Lions' Rod Wood talks potential uniform changes in 2023, pursuing Watson trade and more

Justin Rogers
The Detroit News

Palm Beach, Fla. — Despite being eligible for new uniforms, the Detroit Lions won't be making any changes this year. But team president and CEO Rod Wood acknowledged the franchise has begun a process that could lead to a new look in 2023. 

"It's really like a year-plus lead time," Wood said in an interview with local reporters at the NFL's annual league meeting on Monday. "We just convened a committee. I know we get a lot of things tweeted at us and suggestions about what fans want, so we catalogue all those and we'll take them under advisement."

As Wood explains it, the committee consists of him, vice president of football and business administration Mike Disner, as well as members of the marketing, communication and football staffs. The team is so early in the process they haven't even started consulting with Nike, who will ultimately design any uniform. 

Lions president and CEO Rod Wood said the franchise is in the process of exploring changes to the team's uniform.

And while the team is exploring possibilities, Wood also wouldn't go as far as guaranteeing a change was on the horizon. 

“I wouldn’t say it’s a goal necessarily, but we’re going to evaluate it and then decide if it’s the right thing at the right time," he said. "Once you make the change, then you’re stuck for five years. So we want to make sure that if we do it, it’s worthwhile and we’ll be happy for the next five years.” 

One item that doesn't seem to be under consideration is an alternate look that would pay tribute to the team's Portsmouth, Ohio origins. Prior to moving to Detroit in 1934, the franchise played its first four seasons as the Portsmouth Spartans, sporting a purple-and-gold color scheme. 

"We don’t talk about it, so I think the answer is probably we’re focused on Detroit and the Detroit Lions and not the history of the Portsmouth Lions," Wood said. "I think I might get killed if we went back to different colors."

In addition to uniforms, Wood touched on several other topics: 

► The Lions finished last in the league in attendance in 2021 and Wood noted there's only one easy solution to getting fans back to packing the stands: Winning. 

"I think coming into the season with the prior two seasons not being that good and getting off to a slow start certainly didn’t help fans wanting to come to games later in the season," Wood said. "I think if we start off playing well, and hopefully COVID’s completely behind us, you’ll see a return to full stadiums."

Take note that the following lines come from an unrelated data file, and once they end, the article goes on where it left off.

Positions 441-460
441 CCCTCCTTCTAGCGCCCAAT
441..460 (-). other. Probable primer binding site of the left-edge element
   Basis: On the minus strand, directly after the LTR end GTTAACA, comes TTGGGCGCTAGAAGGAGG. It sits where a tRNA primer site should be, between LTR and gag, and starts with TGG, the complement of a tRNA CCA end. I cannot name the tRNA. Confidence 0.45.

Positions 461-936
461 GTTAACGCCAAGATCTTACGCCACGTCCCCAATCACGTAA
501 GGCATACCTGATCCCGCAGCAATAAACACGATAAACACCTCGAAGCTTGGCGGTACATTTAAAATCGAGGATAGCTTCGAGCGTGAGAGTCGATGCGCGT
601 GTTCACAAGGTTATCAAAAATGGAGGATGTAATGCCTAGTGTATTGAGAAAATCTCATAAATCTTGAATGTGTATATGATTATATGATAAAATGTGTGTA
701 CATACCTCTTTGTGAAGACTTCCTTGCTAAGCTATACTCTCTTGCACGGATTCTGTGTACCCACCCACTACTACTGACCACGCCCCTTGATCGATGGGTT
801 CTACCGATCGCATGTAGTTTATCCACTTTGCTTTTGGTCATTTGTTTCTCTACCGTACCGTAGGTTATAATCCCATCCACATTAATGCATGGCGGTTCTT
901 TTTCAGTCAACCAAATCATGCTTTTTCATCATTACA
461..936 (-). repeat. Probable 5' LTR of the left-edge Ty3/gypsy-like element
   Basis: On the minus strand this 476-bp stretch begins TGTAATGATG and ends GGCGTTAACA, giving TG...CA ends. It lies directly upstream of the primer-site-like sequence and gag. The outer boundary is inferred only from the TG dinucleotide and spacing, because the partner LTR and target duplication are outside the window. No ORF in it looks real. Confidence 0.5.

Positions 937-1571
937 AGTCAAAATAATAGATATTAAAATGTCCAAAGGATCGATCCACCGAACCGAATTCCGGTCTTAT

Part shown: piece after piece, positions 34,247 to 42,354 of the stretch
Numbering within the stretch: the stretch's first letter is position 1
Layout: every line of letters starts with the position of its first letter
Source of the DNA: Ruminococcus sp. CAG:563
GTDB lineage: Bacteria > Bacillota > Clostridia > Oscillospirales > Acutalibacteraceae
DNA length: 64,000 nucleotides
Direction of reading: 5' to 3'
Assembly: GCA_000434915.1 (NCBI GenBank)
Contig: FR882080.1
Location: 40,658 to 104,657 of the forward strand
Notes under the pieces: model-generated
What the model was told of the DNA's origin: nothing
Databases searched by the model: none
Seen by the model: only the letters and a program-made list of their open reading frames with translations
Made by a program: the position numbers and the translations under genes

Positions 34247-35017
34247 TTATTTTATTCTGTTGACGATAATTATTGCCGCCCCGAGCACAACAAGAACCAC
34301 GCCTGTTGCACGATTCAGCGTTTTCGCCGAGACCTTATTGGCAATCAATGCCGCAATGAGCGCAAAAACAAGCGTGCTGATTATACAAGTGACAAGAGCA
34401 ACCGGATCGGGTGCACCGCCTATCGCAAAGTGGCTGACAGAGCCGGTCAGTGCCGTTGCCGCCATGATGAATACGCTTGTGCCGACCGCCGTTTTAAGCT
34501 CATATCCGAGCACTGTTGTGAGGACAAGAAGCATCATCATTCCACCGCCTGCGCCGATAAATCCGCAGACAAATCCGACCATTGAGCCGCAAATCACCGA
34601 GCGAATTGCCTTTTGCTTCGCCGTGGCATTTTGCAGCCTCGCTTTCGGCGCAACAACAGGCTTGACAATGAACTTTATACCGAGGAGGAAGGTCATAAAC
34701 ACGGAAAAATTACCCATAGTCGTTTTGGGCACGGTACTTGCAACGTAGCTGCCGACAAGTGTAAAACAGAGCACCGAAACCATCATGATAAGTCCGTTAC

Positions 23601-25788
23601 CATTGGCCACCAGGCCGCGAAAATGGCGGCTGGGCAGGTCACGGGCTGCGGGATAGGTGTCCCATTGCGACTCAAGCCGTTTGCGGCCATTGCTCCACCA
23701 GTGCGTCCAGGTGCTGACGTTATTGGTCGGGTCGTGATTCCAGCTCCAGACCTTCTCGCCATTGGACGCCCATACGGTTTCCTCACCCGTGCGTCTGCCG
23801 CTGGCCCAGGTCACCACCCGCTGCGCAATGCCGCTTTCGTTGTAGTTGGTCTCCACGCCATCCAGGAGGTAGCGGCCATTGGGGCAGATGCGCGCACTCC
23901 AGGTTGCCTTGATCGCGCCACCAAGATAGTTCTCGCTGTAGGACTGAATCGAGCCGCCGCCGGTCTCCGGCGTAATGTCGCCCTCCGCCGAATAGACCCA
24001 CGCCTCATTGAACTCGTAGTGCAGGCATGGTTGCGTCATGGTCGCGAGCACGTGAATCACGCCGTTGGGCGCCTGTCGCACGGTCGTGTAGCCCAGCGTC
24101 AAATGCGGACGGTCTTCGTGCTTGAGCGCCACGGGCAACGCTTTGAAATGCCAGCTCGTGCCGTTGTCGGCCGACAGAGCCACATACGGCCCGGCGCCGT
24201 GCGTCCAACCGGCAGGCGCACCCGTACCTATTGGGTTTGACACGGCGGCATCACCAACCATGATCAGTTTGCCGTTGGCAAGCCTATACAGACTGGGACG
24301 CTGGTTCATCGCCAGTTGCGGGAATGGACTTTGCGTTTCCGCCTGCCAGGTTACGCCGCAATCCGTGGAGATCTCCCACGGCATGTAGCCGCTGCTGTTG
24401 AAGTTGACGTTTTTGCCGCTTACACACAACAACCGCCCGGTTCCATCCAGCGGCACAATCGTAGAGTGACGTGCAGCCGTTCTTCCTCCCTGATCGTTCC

Wood did note the pandemic continued to impact the Lions' ticket sales on two fronts last season. First, the team didn't get clearance from the city and state to host fans until June, putting them way behind on ticket sales. Secondly, the closed border blocked an estimated 5,000 fans coming from Canada each week. 

The Lions didn't raise season ticket prices after finishing 3-13-1 last season and Wood said the renewal rate, which is hovering around 90%, has exceeded internal expectations. He also stated the team ranks among the top 10 in the league in new season ticket sales. 

► Although Wood wouldn't definitively say the Lions didn't have conversations about Deshaun Watson, he made it clear the team had little interest in trading for the quarterback. 

"We have a quarterback," Wood said, referring to starter Jared Goff. "We were never in the game for that. I don't want to get into the off-the-field stuff…but it just wasn't part of our plans."

Wood did say the Lions would continue to evaluate character decisions on an individual basis, specifically referencing the team's decision to draft wide receiver Quintez Cephus after he was found not guilty of two counts of sexual assault during his time at Wisconsin. 

"Certainly we're going to look into everything and we're going to avoid certain types of behaviors," Wood said. "I think everybody gets the chance to make the case about what really happened."

Wood declined to share what types of behaviors the team would avoid. 

► The Lions won't play an international game this year, and have never given up a home game to play out of the country, but Wood acknowledged the possibility exists in 2024, the next time the Lions are scheduled to play at home nine times out of the 17 regular-season matchups. 

"They never even approached us about it this year, so I don’t know," Wood said. "We’re probably due. We haven’t been (since 2015)."

► Regarding the home stadium, Wood said there was some upgrades in the works but declined to elaborate on any details at this time. One thing he did say was under consideration was the removal of some upper-level seats to create more party spaces. 

"We did that a little bit with the Miller Lite Taproom when we did the renovation a couple years ago," Wood said. 

Wood also made it clear the Lions don't expect to be in the market for a new stadium anytime soon. Ford Field will turn 20 years old this August. 

“I hope it’s (our home stadium) as far as we can see into the future," Wood said. "We’ll probably have to do some additional updates along the way. I think the location is hard to compete with. The one drawback, I think, is parking is an issue sometimes with being landlocked, but with what’s going on downtown, we’re in a perfect spot I think to participate in all that."

► Lions coach Dan Campbell didn't make the trip to the league meeting this weekend. Wood said the coach wasn't feeling well and decided to stay home.

Twitter: @Justin_Rogers